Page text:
Understanding How We Deepen Fiction

Being a writer is quite an arduous process and a fascinating endeavor, nonetheless. Once we discover the impulse to put something down on the page, we find that there are layers and layers of work. Perhaps the most gifted of writers have little struggle, but for the rest of us mortals, it takes much trial and error to understand the complexity of our task.

Over the years, I have enjoyed editing others’ work in workshops, conferences, and even privately. In the early days, my feedback was largely line edits, as that’s what I understood fiction editing to be. Over time, I started to think about plot and motivation: was there a clear cause-and-effect? Were the characters’ reasons for doing things legit, based on what was on the page? And naturally, this tied into scene and scene length. Where did I feel there was a bit missing, where something needed to be expanded? What darlings need to be killed? (A lot of writers err on the side of putting in too many details, and often they do not serve the plot or the main thrust of the story.) Was the writer setting us up properly at the beginning of the story or piece of fiction for things to unfold in the way they did throughout the work?

And in my own writing, I came to understand importance of the quality of prose. A good friend of mine from my MFA program spent hours laboring over her sentences. We would send each other a sample of our work weekly, and I understood from her that it wasn’t enough to simply tell the story from the images in my head: variation in my sentences and what I put on the page was extremely important. Due to my earlier training in the social sciences and academia, I was used to observing and writing down what I saw. This had its advantages, in that my characters were never flat, and I always received positive comments on the their complexity and on the realism of my stories. However, the cost was I had to think about the nature of my prose, which sometimes seemed simplistic and flat. Who were the master stylists among writers? Who had a great command of the language and used diction to their full advantage? Toni Morrison is one author who immediately comes to mind, as well as Oscar Wilde.

Dialogue was another part of craft that I picked up on by analyzing the masters in addition to my social science training and powers of observation. Robert Boswell, one of my MFA advisors, had me write craft essays (called “annotations” at Warren Wilson) on this, and I learned that what mattered was not only realistic-sounding dialogue, but also the structural purpose it held. For example, in Flannery O’Connor’s “The Life You Save May Be Your Own,” dialogue was deception; the characters were constructed through dialogue that was very much at odds with their personalities. Good dialogue in a piece of writing makes it feel real. The characters come to life, we can relate, and the reader is engaged. Playwrights must have a strong sense of this, for their works are based entirely on dialogue. Same for opera: everything is told through the libretto.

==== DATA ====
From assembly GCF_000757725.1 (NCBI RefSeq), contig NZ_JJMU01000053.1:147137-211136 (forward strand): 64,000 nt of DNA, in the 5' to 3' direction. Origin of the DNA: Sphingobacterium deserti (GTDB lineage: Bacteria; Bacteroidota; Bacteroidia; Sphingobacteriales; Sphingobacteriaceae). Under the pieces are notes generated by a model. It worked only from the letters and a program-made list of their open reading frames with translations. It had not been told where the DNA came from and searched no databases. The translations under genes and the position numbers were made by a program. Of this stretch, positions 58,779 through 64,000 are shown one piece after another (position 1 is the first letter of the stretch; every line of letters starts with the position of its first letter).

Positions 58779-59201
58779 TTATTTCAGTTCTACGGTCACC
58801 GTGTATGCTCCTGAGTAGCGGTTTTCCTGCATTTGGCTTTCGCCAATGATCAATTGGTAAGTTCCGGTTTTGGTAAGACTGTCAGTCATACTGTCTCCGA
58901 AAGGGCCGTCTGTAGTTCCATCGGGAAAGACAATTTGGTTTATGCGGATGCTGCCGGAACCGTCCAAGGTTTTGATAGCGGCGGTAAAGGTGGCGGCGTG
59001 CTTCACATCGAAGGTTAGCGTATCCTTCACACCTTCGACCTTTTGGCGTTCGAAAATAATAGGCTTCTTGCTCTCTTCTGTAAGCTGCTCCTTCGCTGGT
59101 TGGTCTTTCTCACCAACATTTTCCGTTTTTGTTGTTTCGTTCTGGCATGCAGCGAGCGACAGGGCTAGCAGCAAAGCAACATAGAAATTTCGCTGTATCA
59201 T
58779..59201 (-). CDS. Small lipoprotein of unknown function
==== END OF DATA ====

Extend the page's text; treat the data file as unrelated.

As my understanding of writing became more sophisticated, I started to understand more about that elusive concept called “emotional resonance.” Earlier in my writing career, it sounded like a slippery, ambiguous, subjective term (which one could argue still is). But I got a better sense of this intangible thing over time and especially when working with my final Warren Wilson advisor, the renowned Joan Silber. When the reader grasps the themes and characters from the beginning, they anticipate certain feelings and emotions to be evoked. Then they ask, “What feels real or true to this character or situation? Would the character really do X? Or shouldn’t there be more expansion here, so we see how the character reacts to Y?” In my own work, a novel retelling of a classic, I changed a significant element of the plot with one character, putting her pregnancy before marriage, because it affected what was going to happen through the whole novel. I jokingly told my advisor that my realization of this was a WWJD–”What Would Joan Do?”–moment, that she would have made such a suggestion while I was writing. Even outside the scope of retellings, this is an important yet subtle technique, for the best writing incorporates this without the reader ever knowing. Consider two examples (spoiler alert!): The Story of a New Name, where Lenù sleeping with the father of the boy she is in love with is shocking but fitting, or Jane Eyre’s flight from Mr. Rochester after she finds out he is married. They feel right with the tone of the novel and the character.

I could go on and on about what makes fiction deeper, as I feel this post is superficial and doesn’t even scratch the surface of what I want to say. Besides, numerous books and articles have been written on this subject. But I choose to write from my own experience because it has been a surprising, sometimes frustrating, yet always- fascinating journey that will continue for the rest of my life.

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